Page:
“Just hours before opening ceremonies, we received the news that our appeal for my reclassification was denied. The IPC confirmed my new classification as a S8/SB7/SM8 moving me up from the S7/SB6/SM7 classification where I have competed for the past three and a half years. I feel as though the system has failed me, as well as other athletes. A system that we as athletes trust to do the right thing and maintain the integrity of the sport but also protect us as athletes to create an equal playing field for all. After hearing word that our appeal to over turn the classification result had been denied I lost faith in that system. I have trained the past four and a half years for these games and within less then 24 hours before my first race was supposed to start it all changed, everything I had prepared myself for these past four years changed right there and then.
I understand change. I understand what it is like to have your life as you know it change in the blink of an eye. I went through that in 2008 when I was paralyzed. I walked into a clinic for a routine epidural injection and I never walked out. In that moment my life changed. My life changed again about four months later when I found my way back to the water again. After being a life long swimmer I found my love and passion for the sport unchanged. After seeing Trials for the US Paralympic Swim Team for the 2008 Games I was inspired to fight. To not let my new “disability” limit me, define me, or stop me from believing in what my future could hold. That day changed my life, my swimming saved me and allowed me to not only hope again but to believe again.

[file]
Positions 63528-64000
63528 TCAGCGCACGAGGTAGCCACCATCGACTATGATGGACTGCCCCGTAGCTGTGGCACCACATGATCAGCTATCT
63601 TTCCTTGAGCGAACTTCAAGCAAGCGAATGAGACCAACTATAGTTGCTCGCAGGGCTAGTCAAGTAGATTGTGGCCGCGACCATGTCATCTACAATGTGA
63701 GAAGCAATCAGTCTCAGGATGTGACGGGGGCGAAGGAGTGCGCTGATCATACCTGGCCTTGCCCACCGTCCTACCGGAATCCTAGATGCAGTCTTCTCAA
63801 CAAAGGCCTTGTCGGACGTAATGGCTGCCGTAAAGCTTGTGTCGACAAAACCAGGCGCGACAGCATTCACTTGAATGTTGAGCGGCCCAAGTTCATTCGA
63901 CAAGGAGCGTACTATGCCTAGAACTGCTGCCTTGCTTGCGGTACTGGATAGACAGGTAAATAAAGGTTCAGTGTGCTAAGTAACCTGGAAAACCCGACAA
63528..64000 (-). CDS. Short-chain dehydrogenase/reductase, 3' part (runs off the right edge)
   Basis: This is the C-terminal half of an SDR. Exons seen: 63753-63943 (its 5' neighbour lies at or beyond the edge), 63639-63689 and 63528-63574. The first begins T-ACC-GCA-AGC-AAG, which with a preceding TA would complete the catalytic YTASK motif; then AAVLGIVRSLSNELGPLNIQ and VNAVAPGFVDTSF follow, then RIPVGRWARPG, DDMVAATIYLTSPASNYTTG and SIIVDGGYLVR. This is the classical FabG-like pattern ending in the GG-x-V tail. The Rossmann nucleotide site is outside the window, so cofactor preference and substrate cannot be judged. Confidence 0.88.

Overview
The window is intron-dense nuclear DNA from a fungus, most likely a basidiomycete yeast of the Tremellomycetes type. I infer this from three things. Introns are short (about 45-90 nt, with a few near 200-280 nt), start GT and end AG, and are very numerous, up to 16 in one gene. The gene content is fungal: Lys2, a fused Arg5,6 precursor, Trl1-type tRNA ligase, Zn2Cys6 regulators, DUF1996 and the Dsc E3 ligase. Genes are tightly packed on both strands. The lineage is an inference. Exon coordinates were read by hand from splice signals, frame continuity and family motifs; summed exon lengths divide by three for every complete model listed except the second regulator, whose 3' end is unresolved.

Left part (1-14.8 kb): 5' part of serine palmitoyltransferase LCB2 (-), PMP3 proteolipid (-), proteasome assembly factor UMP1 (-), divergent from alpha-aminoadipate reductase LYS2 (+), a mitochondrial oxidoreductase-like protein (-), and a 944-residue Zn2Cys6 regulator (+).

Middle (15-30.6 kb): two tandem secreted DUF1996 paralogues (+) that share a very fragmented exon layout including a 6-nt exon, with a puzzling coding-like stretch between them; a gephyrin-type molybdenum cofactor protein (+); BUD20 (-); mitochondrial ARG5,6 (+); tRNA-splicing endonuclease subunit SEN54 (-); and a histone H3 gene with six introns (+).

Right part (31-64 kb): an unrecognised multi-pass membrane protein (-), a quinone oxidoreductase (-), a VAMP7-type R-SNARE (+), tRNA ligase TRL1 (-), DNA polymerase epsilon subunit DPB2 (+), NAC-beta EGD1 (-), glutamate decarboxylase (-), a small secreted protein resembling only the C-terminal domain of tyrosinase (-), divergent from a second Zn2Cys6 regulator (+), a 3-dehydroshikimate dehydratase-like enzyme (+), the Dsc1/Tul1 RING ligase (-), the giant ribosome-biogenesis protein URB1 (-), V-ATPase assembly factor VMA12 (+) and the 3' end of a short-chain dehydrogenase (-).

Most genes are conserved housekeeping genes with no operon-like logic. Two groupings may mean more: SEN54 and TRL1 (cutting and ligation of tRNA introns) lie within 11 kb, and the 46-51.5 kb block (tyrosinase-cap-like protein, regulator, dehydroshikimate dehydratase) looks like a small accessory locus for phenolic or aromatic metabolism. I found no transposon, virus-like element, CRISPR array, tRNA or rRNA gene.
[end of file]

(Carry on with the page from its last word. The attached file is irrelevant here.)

Coming into London for these Games and reflecting on my journey these past four and a half years it was a dream come true to not only be here but to know that I have pushed my body to new limits and overcome adversity. The values of the Paralympics are courage, determination, inspiration, and equality. These four values are consistent with how I live my daily life and are why I am so passionate about the Paralympic movement. With that said as I look to compete in my first event on Saturday I plan to rise above and not let this defeat me. I see this as a new opportunity to demonstrate that when life and people knock you down each and every one of us still has the ability to overcome and rise to the occasion.
This is a moment that I have poured my heart and soul into and although I do not agree with the decision that was brought down yesterday evening I do believe that everything happens for a reason and it is my hope that with this I can help change the system so there is more protection for athletes like myself. For these next ten days I will be racing, not the races I intended but none the less I will be competing for Team USA and I plan to continue do what I have done these past four years and push it to limit no matter what the classification. I want to say a special thank you to my family and sponsors for all of their overwhelming support throughout this process. I am truly humbled to have such an incredible support group.”